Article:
A lot of speculation was created by the Super Bowl hype machine that is Dick LeBeau's final season as Steelers defensive coordinator. In typical Dick LeBeau fashion, he was frank in his response that in 2011 he would still be on the Steelers' sidelines running one of the best units in the game.
Many people wondered why LeBeau would stay on another year after achieving the highest honor in the sport when his bronze bust was placed in Canton.
I can't say that I have met with LeBeau, but there are two glaring reasons on why LeBeau would stay on for 2011: groom a new "Blitzburgh" general, as well as tackle the final change of the spread offense. This offseason, a strange week occurred within the Steelers coaching staff.
Almost everyone knew that Pittsburgh was going to send a coach off to their West Coast branch in Arizona to fill the vacancy at defensive coordinator. The Cardinals' first choice, Keith Butler was not allowed to speak to the team.
The Cardinals instead hired defensive backs coach Ray Horton, who was replaced by the Black and Gold with Carnell Lake. Ultimately, deductive reasoning tells us two things.
First, the Steelers have plans for Butler. Dan Rooney hired Mike Tomlin because he liked Tomlin's coaching philosophy. So far, it has been the head coach and not coordinator/coach like so many of his colleagues.
The Steelers almost always stay internal when it comes to non-head coaching staff, hence Carnell Lake. Butler is more than likely the prodigy of the combined defensive knowledge of both Tomlin and LeBeau, and there is no possible way the Steelers will part with him that easily.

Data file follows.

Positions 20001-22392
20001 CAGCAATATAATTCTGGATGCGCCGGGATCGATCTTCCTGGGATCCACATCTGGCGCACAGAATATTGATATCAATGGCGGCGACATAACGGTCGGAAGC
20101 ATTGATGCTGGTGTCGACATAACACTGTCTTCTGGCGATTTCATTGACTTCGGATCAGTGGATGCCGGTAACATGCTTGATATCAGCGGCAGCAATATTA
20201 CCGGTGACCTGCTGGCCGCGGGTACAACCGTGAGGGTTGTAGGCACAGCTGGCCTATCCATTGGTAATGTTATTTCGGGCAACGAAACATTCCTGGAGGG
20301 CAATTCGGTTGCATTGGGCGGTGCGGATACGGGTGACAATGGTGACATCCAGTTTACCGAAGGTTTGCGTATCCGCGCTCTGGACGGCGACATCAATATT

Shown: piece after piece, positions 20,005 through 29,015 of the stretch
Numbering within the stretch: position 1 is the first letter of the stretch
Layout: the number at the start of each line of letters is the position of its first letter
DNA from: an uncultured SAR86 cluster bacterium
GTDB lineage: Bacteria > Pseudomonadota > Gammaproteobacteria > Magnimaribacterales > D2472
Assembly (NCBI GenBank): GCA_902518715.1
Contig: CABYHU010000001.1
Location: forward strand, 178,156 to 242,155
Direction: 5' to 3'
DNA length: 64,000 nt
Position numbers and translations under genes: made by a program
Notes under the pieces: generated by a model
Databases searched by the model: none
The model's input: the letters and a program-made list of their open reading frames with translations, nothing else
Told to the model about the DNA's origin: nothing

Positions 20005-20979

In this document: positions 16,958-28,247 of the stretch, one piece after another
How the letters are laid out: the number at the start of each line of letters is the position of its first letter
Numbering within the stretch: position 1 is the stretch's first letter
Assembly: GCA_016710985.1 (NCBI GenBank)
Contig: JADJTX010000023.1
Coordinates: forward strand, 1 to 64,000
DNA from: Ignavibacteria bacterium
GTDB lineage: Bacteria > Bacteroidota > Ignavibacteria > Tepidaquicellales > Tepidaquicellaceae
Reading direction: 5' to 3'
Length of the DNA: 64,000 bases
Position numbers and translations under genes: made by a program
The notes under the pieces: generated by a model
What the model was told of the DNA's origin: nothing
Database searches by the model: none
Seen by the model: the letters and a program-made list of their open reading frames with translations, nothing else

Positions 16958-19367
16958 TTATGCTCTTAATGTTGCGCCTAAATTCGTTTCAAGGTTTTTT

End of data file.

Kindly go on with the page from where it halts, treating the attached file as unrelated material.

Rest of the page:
LeBeau is more than likely staying around to help Lake coach the position he played during his Hall of Fame career, as well as imparting more knowledge on Butler including how to handle the spread offense.
This is the second reason I believe LeBeau decided to go through with one more season. Against non-spread oriented offenses, the Steelers won all but one game against Baltimore, which was not due to a lack of defensive effort or production. Against the spread offenses, the Steelers were shredded and blown out by New England and New Orleans, run over by the New York Jets and dissected by the Packers in the Super Bowl.
While Dick LeBeau is by no means a Bill Belichick in terms of desire to be the absolute best by all means necessary, but many critics looked at his struggles in Cincinnati as head coach as justification for Hall of Fame rejection. While LeBeau won't be remembered as a failure in Pittsburgh, there is no doubt that his 3-4 zone blitz has found its kryptonite with the spread offense.
If the Steelers are going to win a Super Bowl, LeBeau will have to be more creative than ever and find a way to defeat the spread, something that may be just the icing on the cake for his career.
So as the scheduled 2011 opening date approaches, Steeler fans rest assured in knowing that this year LeBeau's back, and possible, better than ever.